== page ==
Apple Computer Inc. last week announced plans to begin selling computers based on Intel Corp. processors by June 2006.
While Apple developers initially looked upon Apples choice to move to Intel processors with mixed feelings, the ability of the new Macs to also run Windows—a practice long since adopted by some Mac users who run virtualization software such as Microsoft Virtual PC—may be the fulcrum for the company to gain some new customers, ranging from computer enthusiasts to businesses.
So far Apple hasnt discouraged the idea of running Windows on its forthcoming Intel gear. Meanwhile, Microsoft, sources familiar with the companys plans said, is considering how and whether to support Windows on the forthcoming Apple hardware as well.
Although it has no plans to license its OS X to other PC makers, such as Dell Inc., Apple will not prevent Windows and applications that run on the operating system from working on its future Intel-based Macs, company executives said.
That raises the possibility of companies or individuals creating dual-boot Mac OS/Windows machines in the future. However, many of the details of what it will take to allow Windows to operate directly on "Mactel" hardware, including Apples specific choices of Intel hardware and its software driver model, are still shrouded in secrecy.
"Apple doesnt plan to sell or support Windows," said Brian Croll, Apples director of software product marketing, during an interview at the companys Worldwide Developer Conference last week. But, he said, "Were not planning anything on the hardware side that would preclude it from running."
Croll declined to elaborate on Apples Mactel hardware or software plans.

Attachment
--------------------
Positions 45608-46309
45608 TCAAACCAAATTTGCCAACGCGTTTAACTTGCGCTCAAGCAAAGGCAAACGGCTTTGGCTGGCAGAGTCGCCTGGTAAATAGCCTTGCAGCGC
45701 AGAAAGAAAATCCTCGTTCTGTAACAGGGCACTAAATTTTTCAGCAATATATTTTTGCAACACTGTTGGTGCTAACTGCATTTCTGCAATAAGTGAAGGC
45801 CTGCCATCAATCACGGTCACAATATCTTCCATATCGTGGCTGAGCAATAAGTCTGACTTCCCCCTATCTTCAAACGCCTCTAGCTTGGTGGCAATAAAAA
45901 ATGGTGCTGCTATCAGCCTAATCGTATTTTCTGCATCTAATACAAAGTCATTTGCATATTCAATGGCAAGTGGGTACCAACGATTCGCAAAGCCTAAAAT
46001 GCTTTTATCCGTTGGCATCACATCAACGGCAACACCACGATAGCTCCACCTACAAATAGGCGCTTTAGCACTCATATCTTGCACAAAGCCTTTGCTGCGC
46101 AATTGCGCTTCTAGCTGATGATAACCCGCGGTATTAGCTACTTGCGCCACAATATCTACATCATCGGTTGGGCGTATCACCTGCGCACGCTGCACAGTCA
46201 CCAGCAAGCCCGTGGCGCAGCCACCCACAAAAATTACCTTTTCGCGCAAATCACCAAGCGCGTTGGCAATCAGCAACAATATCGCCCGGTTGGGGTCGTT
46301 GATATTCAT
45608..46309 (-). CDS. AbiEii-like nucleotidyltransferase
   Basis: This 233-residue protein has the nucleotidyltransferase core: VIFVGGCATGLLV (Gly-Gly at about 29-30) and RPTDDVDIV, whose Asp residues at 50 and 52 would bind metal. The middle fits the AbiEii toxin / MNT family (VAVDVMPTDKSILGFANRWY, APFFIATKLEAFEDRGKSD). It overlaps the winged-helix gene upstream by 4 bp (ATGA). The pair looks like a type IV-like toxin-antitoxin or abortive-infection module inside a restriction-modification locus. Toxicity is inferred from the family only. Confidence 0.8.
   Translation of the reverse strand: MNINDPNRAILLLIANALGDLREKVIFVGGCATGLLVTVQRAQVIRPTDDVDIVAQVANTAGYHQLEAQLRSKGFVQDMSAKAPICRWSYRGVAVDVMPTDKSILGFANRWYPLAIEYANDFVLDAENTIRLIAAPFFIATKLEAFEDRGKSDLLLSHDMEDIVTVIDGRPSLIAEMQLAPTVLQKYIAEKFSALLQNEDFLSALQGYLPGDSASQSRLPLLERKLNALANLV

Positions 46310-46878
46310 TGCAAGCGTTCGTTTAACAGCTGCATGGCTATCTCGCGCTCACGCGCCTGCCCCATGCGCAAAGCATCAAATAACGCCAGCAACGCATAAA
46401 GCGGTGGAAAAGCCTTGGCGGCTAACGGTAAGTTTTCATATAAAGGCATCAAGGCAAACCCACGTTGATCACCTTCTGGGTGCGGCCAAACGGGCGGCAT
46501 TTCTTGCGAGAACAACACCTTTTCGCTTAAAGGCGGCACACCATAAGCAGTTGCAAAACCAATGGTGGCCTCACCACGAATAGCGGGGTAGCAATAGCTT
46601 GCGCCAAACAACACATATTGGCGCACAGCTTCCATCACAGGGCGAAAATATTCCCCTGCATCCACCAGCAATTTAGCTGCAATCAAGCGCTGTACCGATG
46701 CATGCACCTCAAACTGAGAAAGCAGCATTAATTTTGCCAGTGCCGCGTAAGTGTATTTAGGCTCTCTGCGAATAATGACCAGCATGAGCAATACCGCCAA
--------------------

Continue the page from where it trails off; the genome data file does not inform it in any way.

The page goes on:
"The focus right now is [on letting] our developers understand that they have to develop universal binaries" that work for PowerPC and Intel chips, he said.
Apple is expected to start by using Intels Pentium M chip, and to use EFI (Extensible Firmware Interface) versus a standard BIOS for waking up its processor and other hardware bits. But it has yet to detail whether it will use off-the-shelf Intel processors and chip sets or take another route.
Right now, the company uses standard IBM PowerPC 970FX chips and designs its own chip sets for them, analysts say. Having details on Intels hardware plans in hand, along with details on the software drivers for the systems, will be vital to getting Windows to run natively on Mactel hardware.
Running Windows as "a primary OS on [Mac/Intel] hardware is going to require OS support at the driver level. There may or may not be BIOS issues and that sort of thing," said Dean McCarron, analyst with Mercury Research. "Going off the assumption that the [Intel] Mac hardware is not a PC—that its their own layout hardware-wise—in order to make Windows run on that, its going to have to have the appropriate drivers."
This means that supporting Windows on Mactel would require Microsoft Corp. or others to gain in-depth knowledge of the Apple hardware, McCarron said. Apple would have to weigh the potential benefits of making its machines somewhat more attractive versus risking helping people who seek to use Mac OS X on other hardware.